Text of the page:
Monetary policy is never easy. You’re always the whipping boy. The question [now] is the degree. Now you’re getting whipped with a little bit harder lash than usual. But you’ve got to make the tough calls….
The Fed can recover from this. It’s not over yet. But, boy, they’ve got a lot of digging [to do to get] out of the hole [they’re in] right now.
Although the credibility of the Fed has been questioned for years in some quarters, the first major crack in the wall took place in May, 2009, when Elizabeth Coleman, inspector general of the Federal Reserve, was directly and repeatedly questioned about the Fed’s actions by Rep. Alan Grayson (D-Fla.). Coleman’s inability to articulate any kind of explanation to Grayson’s persistent probing has been viewed more than a million times on YouTube and ended with Grayson’s acid conclusion: “I am shocked to find out that nobody at the Federal Reserve is keeping track of anything!”
As reported by the Daily Bell at the time, “There is no substantive, regularized way for the Fed to recover from the battering [it took and] is taking in hearings, in blogs, and on YouTube every day … the confrontation between Grayson and Coleman will come to be seen (in our humble opinion) as a watershed moment.”
The Daily Bell rejoiced that “there comes a time when the power of the leaders begins to be questioned by the masses of the led.” And that time is now.
The gathering momentum of Rep. Ron Paul’s (R-Texas) bill to audit the Fed, which garnered more than 300 supporters in a Democratic-controlled House was temporarily sidetracked courtesy of Rep. Barney Frank (D-Mass.), but is certain to be raised after the first of the year when Paul assumes chairmanship of the House’s Domestic Monetary Policy and Technology subcommittee. Paul said that that committee in the past just dithered and concerned itself primarily with collectible coins and such but never had the fortitude to push the Fed for more disclosure. Even that initial ripple in the waters of discontent resulted in the “Open Letter to Congress and the Executive Branch,” signed by a host of Keynesian economists and other supporters of the Fed, defending the Fed and declaring that “the independence of U.S. monetary policy is at risk,” and that the Fed was the “foundation of U.S. economic stability.” This letter was apparently published in good faith and with a straight face.
And just a year ago Time magazine named current Fed chairman Ben Bernanke as “Man of the Year” with a long-winded congratulatory piece about the chairman’s response to the challenges of the Great Recession. The article failed to mention, of course, that the prime cause of the Great Recession was the same cause of the Great Depression — expansion of the money supply by the Fed — and also failed to mention that Bernanke, for all of his touted knowledge about the failings of the Fed during the 1930s, failed to see the Great Recession coming. In summarizing that article, Charles Scaliger said, “The most that can be said of the Federal Reserve … is that it has presided … over the orderly debasement of the U.S. dollar and the gradual destruction of the U.S. economy.”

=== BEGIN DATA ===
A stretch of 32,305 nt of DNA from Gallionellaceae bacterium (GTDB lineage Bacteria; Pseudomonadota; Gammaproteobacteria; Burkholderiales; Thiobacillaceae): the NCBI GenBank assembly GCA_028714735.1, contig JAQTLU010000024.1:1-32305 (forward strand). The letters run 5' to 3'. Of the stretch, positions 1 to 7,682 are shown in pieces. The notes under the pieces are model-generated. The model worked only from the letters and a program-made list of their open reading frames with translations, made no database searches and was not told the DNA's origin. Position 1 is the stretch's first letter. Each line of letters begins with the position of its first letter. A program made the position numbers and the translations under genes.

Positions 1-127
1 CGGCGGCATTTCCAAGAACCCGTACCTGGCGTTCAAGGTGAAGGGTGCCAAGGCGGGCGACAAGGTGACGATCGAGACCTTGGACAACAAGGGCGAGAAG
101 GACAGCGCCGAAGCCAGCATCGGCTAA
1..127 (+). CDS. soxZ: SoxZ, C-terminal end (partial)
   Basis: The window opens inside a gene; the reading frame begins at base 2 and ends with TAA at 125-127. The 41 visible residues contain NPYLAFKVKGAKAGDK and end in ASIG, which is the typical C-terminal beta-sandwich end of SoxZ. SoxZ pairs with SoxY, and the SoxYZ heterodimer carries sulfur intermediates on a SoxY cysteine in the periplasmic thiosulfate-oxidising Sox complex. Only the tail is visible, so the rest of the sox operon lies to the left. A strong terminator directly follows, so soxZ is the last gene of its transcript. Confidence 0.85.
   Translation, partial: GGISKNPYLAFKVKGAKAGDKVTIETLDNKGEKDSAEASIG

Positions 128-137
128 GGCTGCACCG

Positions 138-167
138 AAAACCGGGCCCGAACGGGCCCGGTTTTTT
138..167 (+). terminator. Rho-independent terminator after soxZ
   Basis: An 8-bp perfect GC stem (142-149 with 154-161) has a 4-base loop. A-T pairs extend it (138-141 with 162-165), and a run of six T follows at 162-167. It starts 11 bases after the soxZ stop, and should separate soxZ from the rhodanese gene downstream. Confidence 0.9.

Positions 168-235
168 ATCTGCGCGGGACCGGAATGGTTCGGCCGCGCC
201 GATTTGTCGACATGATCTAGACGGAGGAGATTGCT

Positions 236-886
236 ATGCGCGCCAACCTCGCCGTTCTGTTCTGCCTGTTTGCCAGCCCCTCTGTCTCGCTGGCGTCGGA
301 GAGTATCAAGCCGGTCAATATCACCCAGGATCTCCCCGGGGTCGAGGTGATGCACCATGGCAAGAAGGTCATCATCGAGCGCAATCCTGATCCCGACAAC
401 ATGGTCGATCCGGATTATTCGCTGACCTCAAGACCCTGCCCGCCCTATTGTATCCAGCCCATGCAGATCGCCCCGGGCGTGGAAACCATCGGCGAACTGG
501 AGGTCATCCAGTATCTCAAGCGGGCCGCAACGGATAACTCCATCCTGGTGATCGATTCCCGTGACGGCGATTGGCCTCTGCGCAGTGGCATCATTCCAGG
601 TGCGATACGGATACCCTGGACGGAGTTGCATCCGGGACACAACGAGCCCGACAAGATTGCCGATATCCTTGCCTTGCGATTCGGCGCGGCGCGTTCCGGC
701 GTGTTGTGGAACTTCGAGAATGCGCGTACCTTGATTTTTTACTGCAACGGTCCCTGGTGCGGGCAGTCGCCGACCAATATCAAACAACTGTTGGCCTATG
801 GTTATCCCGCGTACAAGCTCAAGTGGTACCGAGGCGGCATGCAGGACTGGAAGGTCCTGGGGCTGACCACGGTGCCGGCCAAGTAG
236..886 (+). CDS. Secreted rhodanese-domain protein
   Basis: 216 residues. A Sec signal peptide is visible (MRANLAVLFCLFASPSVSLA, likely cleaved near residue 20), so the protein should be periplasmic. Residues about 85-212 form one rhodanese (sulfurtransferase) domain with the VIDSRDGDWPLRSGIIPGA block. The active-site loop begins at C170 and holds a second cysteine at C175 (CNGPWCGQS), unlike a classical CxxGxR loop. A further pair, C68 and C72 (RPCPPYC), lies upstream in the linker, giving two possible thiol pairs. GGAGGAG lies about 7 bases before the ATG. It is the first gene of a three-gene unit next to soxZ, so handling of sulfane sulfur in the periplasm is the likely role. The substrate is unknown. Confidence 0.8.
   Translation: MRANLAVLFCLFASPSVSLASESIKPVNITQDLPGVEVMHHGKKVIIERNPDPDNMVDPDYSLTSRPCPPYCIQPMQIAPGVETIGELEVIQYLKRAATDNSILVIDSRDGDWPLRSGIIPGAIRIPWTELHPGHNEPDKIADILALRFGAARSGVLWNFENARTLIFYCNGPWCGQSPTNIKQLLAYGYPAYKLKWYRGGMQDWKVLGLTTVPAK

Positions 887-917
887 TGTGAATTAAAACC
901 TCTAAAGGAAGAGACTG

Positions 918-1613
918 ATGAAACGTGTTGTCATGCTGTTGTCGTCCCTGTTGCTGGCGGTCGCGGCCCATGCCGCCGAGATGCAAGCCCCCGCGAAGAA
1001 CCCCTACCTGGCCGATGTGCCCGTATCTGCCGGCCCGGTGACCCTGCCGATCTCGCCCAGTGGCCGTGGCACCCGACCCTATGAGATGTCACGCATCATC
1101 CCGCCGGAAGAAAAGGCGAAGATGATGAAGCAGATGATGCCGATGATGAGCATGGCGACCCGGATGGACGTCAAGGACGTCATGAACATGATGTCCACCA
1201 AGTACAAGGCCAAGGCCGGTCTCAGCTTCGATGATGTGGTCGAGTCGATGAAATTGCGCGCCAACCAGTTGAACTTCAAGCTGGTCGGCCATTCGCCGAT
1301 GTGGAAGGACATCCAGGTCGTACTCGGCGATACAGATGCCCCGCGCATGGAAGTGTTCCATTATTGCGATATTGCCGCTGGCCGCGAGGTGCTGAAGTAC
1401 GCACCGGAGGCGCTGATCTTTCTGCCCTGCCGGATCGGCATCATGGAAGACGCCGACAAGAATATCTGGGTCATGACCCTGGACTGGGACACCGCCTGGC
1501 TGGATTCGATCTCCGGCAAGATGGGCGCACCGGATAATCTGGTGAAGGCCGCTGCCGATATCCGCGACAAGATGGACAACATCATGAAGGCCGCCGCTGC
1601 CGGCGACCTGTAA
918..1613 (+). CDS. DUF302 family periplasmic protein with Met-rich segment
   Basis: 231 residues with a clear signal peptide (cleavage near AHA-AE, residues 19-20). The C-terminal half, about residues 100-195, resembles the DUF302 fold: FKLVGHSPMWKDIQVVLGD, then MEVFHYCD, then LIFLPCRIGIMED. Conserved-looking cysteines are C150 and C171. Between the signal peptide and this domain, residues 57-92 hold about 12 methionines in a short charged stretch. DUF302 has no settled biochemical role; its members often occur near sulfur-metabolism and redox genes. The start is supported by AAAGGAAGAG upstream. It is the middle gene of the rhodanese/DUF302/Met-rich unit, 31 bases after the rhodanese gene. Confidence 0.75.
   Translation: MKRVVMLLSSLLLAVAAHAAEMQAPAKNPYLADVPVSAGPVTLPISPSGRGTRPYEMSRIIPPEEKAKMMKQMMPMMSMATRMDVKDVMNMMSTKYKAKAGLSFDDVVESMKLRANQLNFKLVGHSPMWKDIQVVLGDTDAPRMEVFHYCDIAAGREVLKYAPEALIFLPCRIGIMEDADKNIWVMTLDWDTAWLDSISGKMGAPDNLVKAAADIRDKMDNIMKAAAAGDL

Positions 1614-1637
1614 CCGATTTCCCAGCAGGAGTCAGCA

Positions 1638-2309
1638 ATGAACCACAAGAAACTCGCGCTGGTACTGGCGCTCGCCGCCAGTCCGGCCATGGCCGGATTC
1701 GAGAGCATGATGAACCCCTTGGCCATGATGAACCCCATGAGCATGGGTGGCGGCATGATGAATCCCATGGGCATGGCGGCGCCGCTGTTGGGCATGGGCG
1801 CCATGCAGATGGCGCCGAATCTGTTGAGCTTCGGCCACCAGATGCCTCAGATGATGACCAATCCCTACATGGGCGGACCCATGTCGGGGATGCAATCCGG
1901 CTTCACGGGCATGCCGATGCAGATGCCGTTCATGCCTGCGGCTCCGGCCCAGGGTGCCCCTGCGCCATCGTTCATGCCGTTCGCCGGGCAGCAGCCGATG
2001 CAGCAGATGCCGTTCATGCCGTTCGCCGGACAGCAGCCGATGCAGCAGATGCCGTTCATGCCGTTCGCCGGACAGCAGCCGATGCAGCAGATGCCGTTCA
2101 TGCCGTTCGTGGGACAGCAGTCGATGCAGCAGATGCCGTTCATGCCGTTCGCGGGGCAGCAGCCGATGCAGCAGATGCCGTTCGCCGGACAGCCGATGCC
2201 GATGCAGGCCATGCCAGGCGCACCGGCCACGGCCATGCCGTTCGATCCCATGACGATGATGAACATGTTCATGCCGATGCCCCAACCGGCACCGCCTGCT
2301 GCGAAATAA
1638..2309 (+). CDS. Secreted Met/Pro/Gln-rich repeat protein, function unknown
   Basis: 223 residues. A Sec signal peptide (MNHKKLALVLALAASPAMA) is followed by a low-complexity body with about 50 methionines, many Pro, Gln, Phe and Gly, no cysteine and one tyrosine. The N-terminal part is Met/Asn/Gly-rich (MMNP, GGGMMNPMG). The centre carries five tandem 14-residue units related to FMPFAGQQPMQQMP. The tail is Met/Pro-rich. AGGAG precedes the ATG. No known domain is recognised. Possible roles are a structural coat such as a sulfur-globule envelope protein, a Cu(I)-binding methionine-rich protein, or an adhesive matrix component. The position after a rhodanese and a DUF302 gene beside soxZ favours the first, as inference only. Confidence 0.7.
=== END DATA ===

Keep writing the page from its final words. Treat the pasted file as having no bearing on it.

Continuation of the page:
Mishkin’s surprise at the harshness of the Fed’s critics reflected a disconnect from reality. With the growth of the Internet and increased numbers of bloggers and websites (such as this one), knowledge and understanding of the Fed’s pervasive role in undermining the greatest economic system in world history is in full view, and there is little that the Fed itself or its defenders can do about it. The elites themselves are in a quandary. For instance, Senator Jay Rockefeller (D-W.Va.) referred to the Internet as a “fearsome, awesome problem,” while insider Zbigniew Brzezinski confirmed that “For the first time in all of human history, mankind is politically awakened. That’s a total new reality [for us].”
The last defense of a desperate man, or cabal, is the argument ad hominem, for which the best instant example is Jacob Heilbrunn’s vitriolic attack on those working to expose the machinations of the Fed. Calling those attempts to expose the Fed a “backlash from the right,” he refers to Ron Paul as “isolationist,” leading a “cult of bashers who … see [the Fed] as working against American self-reliance and the free market, and destroying economic growth as it leads to the rise of socialism and eventually, to tyranny a la Nazi Germany and the Soviet Union.” He derides Paul’s book, End the Fed, as an “unlikely bestseller” calling for a private banking system. He belittles Paul’s push for such a system, that with it “all our economic woes will be miraculously cured.” And he warns that with Paul's ascension to the chair of the House subcommittee that oversees the Fed, Paul could “impede the central bank’s ability to fulfill its crucial work of balancing interest rates, unemployment and inflation.”
The edifice is breaking apart in slow motion. The cracks, invisible to so many for so long, are finally beginning to appear. As the Daily Bell so aptly put it:
The Fed is suddenly, inconceivably, an institution fighting for its political life. This financial behemoth, the most powerful single entity in the world, has likely already begun to topple. But as it is with any figure of titanic proportions, the fall is … silent to begin with, for contact with the ground has not yet been made.
Photo of Frederic Mishkin: AP Images